In the United States, 1.25 million people live with type 1 diabetes, an autoimmune disease that destroys insulin-secreting beta cells of the pancreas. Past research has led to the development of treatments that make type 1 diabetes a chronic but manageable disorder.
Still, there are many unanswered questions about the mechanisms that contribute to the onset of type 1 diabetes. Researchers at University of California San Diego School of Medicine hope to answer some of them with two Type 1 Diabetes Special Statutory Funding Program grants from the National Institutes of Health totaling more than $5 million.
Two research teams are tackling the condition from different angles. Leading one effort are Maike Sander, MD, professor in the Department of Pediatrics and Cellular and Molecular Medicine, and Kelly Frazer, PhD, professor in the Department of Pediatrics, who have brought together investigators in human genome sciences, type 1 diabetes biology and human pluripotent stem cells (hPSC).
“We know there is a genetic component to type 1 diabetes,” said Sander, director of the Pediatric Diabetes Research Center. “Some people have bad genetics leading them to be more prone to develop this disease. The key is to study the human condition and human cells to understand type 1 diabetes from the genes up.”
Sander and colleagues were awarded $3.3 million to link type 1 diabetes to its genetic origins. Previous studies have identified heritable risk factors, but the complexity of the disease allows for many different genetic variants among people with diabetes. This research will focus on identifying where the genetic risks are expressed, what variants are associated with them and what cellular processes are regulated. To do this, the team proposes to combine the latest computational methods, high-throughput molecular assays and human pluripotent stem cells-based cell models.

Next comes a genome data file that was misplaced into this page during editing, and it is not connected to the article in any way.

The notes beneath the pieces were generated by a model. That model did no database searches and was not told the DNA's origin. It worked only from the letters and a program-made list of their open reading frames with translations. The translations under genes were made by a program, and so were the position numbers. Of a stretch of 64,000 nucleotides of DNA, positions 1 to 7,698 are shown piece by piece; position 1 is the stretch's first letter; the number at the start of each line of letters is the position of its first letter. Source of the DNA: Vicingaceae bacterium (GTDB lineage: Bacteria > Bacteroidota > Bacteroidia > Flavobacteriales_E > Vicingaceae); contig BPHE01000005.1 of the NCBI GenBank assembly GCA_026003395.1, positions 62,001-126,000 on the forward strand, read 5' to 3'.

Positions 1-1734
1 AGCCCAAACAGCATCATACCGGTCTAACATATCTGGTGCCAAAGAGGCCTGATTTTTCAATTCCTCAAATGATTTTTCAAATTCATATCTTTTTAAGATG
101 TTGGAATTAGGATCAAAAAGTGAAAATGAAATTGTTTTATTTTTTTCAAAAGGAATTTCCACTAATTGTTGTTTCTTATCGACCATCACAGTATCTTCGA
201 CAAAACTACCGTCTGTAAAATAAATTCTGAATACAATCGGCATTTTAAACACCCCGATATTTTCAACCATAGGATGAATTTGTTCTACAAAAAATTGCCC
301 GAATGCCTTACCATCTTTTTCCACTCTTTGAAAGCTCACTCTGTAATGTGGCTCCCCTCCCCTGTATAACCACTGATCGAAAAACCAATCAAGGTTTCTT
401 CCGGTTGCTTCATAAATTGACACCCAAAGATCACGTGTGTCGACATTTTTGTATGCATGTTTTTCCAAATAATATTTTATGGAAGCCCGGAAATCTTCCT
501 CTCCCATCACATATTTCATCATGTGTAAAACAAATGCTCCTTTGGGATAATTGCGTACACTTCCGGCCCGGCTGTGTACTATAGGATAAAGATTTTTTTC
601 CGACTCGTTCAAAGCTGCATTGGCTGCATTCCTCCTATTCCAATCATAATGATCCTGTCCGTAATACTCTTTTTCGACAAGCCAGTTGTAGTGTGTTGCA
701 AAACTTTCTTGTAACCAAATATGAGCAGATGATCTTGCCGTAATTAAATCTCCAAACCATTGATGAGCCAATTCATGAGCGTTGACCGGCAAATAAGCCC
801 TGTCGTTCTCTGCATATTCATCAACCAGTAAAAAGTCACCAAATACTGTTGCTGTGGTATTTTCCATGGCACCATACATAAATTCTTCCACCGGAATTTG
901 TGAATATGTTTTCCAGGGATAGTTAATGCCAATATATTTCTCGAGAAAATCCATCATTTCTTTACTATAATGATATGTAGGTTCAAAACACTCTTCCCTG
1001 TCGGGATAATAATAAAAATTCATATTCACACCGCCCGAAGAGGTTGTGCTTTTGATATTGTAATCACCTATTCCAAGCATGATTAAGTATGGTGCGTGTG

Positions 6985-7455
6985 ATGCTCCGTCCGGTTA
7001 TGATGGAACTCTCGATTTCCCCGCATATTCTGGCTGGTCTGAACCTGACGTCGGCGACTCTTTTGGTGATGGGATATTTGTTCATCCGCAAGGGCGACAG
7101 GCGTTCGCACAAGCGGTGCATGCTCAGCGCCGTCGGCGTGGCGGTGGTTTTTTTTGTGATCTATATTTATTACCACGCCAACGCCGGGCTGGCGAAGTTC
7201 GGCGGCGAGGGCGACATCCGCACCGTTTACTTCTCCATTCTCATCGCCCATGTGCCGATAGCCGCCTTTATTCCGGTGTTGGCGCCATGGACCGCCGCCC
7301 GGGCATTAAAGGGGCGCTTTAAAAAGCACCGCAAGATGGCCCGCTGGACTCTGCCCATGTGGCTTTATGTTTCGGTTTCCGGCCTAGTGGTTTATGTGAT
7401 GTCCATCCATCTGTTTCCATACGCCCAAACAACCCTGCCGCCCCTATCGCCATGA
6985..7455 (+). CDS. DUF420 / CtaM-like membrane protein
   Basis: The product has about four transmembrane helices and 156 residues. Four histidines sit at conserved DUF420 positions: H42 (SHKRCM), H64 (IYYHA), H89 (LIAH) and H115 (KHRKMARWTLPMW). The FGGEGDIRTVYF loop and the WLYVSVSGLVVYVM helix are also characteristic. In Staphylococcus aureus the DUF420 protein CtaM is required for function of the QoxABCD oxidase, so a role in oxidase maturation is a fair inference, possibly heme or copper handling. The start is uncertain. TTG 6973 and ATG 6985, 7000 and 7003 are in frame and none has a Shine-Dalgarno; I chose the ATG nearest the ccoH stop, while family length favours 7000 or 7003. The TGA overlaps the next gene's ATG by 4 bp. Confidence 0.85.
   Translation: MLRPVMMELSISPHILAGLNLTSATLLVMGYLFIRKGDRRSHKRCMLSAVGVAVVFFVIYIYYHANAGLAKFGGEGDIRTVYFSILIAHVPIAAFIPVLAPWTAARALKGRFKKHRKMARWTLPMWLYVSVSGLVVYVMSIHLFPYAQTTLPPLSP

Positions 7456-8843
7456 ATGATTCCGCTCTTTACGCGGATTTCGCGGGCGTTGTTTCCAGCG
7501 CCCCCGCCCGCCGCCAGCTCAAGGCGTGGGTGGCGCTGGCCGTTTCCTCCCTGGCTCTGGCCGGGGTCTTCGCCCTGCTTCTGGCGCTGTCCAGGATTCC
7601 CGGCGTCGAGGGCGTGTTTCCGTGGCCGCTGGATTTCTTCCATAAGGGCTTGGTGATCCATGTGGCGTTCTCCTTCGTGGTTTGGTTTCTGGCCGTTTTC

“No one has done this before,” said Sander. “We want to identify new therapeutic targets for the prevention and treatment of type 1 diabetes by mapping out the mechanisms by which this disease begins. This is an approach that requires collaboration between researchers from multiple disciplines.”
Neal Devaraj, PhD, associate professor in the Department of Chemistry and Biochemistry, was awarded a $1.9 million innovator award to develop imaging methods to measure beta cell numbers in the pancreas. Molecular imaging tools are needed to monitor the progression of type 1 diabetes, the effectiveness of treatment and to track the viability of transplanted cells.
Developing a tool that can measure cells that compromise 1 to 2 percent of the pancreas has been challenging, said Devaraj. Using existing positron emission tomography (PET) technology, he plans to capitalize on enzymes to amplify signals that sensitize beta cells for improved imaging. Before the onset of disease, this information could inform physicians if a patient is at risk of developing type 1 diabetes.
“This is a new and exciting direction for our lab,” said Devaraj. “The development of methods that amplify PET signals could lead to valuable imaging tools for monitoring beta cell mass. It could have an enormous impact on the diagnosis, treatment and understanding of type 1 diabetes. Moreover, the same concept might enable us to image very small targets like tumors when they may be invisible by other means. This method has potential to be more broadly applied to other diseases.”